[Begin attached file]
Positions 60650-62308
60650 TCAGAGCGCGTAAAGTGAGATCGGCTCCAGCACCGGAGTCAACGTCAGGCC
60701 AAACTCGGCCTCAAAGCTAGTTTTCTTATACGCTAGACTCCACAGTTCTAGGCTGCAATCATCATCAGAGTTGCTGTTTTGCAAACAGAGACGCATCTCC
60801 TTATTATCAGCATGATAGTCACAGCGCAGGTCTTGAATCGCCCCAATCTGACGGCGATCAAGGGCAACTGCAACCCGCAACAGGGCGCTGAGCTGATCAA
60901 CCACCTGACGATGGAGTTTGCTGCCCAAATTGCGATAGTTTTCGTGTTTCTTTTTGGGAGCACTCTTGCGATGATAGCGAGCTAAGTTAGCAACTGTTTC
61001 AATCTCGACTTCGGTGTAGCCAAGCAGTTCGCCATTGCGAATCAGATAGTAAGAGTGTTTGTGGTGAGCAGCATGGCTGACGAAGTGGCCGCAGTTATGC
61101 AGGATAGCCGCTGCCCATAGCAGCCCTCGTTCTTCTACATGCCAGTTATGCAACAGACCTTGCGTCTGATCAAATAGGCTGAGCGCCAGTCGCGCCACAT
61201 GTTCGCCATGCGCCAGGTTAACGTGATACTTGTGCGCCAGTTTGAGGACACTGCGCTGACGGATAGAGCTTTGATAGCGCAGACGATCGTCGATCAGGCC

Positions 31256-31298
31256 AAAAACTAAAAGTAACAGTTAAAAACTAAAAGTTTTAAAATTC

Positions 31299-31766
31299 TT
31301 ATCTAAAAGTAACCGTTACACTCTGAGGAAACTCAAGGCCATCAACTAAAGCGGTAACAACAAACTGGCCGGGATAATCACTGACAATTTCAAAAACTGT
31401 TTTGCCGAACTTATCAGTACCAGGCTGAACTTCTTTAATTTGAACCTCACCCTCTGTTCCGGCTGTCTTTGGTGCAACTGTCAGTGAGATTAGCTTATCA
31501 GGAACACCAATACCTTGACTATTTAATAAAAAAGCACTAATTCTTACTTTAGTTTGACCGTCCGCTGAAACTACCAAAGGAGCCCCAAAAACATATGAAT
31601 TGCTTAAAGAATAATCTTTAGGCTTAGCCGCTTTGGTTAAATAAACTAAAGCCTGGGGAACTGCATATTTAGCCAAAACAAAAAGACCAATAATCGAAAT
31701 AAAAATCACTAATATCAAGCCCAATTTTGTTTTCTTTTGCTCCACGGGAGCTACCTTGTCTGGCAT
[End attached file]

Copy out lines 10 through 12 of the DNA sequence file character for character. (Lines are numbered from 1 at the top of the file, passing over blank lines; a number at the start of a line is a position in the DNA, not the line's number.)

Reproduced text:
31256 AAAAACTAAAAGTAACAGTTAAAAACTAAAAGTTTTAAAATTC

Positions 31299-31766
31299 TT